The newest addition to the University of Toronto's collection of impressive architectural showpieces will soon arrive in the form of a nine-storey student building on U of T's St. George campus, designed by world-renowned architects Diller Scofidio + Renfro - the firm behind New York City's High Line and Boston's Institute of Contemporary Art. The building will be located at 90 Queen's Park Crescent, and is intended to serve as Toronto's most recently-constructed landmark.
The new centre will also house various academic units from the Faculty of Arts & Science, such as History, Near and Middle Eastern Civilizations, the Institute of Islamic Studies, part of the Anne Tanenbaum Centre for Jewish Studies, and the Archaeology Centre.
It will be the new home to the School of Cities, a world-leading centre for innovative and interdisciplinary urban research, education, and engagement.
Facilities for the Faculty of Law and the Faculty of Music will also be housed in the building, along with designated classrooms, public spaces, and space to be used by the Royal Ontario Museum.
Perhaps the most impressive space within the building is the centre's music recital hall, framed by a large, south-facing window overlooking the Toronto skyline and serves as a show-stopping backdrop. A 400-seat event space is situated just above the hall, as well as a café on the ground floor and a multi-storey atrium, all sharing the recital hall's spectacular view.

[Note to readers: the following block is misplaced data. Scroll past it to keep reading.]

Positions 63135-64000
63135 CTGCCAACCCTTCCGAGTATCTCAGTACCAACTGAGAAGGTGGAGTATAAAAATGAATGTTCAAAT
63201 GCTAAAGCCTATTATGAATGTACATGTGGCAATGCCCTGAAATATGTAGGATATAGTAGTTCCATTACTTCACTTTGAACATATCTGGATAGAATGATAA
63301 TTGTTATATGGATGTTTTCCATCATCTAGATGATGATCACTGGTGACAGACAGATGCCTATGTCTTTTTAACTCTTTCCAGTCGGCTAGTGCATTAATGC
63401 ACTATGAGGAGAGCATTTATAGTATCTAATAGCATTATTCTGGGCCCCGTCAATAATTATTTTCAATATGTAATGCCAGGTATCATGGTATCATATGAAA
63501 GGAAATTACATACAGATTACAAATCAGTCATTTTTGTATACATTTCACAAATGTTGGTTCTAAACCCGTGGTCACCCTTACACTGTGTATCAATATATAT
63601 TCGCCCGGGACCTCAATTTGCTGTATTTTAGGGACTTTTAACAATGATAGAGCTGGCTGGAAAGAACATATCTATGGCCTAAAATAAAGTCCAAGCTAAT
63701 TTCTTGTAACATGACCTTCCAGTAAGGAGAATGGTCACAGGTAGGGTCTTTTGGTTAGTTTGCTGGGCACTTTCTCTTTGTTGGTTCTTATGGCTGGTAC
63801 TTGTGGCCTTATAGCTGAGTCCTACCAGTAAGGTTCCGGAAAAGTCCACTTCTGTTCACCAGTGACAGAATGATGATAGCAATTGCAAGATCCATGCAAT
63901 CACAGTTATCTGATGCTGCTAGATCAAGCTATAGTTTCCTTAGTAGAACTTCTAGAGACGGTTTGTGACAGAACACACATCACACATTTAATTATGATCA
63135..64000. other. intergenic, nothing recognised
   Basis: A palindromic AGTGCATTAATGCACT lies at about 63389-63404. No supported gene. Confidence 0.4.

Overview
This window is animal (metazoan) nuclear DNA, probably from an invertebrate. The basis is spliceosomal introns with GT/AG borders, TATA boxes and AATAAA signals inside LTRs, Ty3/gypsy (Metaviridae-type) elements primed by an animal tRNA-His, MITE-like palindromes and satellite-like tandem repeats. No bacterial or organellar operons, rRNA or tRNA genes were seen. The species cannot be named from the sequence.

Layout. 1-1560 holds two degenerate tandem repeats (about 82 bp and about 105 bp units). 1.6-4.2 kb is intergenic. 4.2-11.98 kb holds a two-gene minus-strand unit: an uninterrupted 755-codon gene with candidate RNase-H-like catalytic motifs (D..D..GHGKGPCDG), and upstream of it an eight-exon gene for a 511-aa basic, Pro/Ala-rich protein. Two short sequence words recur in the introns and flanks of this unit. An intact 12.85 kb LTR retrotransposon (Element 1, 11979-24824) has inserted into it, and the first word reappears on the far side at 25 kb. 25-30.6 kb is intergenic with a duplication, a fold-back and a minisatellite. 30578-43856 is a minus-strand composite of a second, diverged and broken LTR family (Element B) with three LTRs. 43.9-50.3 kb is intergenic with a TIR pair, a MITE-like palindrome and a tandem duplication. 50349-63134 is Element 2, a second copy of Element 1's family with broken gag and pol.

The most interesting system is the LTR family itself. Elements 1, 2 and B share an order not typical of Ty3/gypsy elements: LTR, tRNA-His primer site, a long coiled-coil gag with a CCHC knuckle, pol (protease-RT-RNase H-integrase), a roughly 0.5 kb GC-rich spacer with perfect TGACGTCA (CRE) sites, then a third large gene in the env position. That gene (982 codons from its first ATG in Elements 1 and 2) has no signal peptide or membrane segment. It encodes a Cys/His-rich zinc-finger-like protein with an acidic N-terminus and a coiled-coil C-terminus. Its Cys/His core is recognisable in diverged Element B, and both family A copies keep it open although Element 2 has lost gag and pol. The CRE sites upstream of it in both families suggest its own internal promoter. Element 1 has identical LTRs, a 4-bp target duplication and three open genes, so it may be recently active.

U of T's President Meric Gertler has commented on the announcement of the building's construction, "This stunning architectural landmark will provide the University of Toronto with an invaluable opportunity to create a meeting space for scholars and the wider city around us. It also gives the School of Cities a permanent home for its urban-focused research, educational and outreach initiatives."
But the University of Toronto promises that the views from outside the building will be just as impressive, especially when driving or walking northbound along Queen's Park Crescent.
The location of the building functions as a connection between Toronto's cultural corridor with the university and represents a new addition to Toronto's developing creative community.
"The edges of the campus and its borders with the city are the places where you engage the community and the vibrancy of the city of Toronto," says Gilbert Delgado, U of T’s chief of university planning, design and construction. "When you have buildings that are at these edges, it's particularly important that they have programming that produces a platform for public exchange."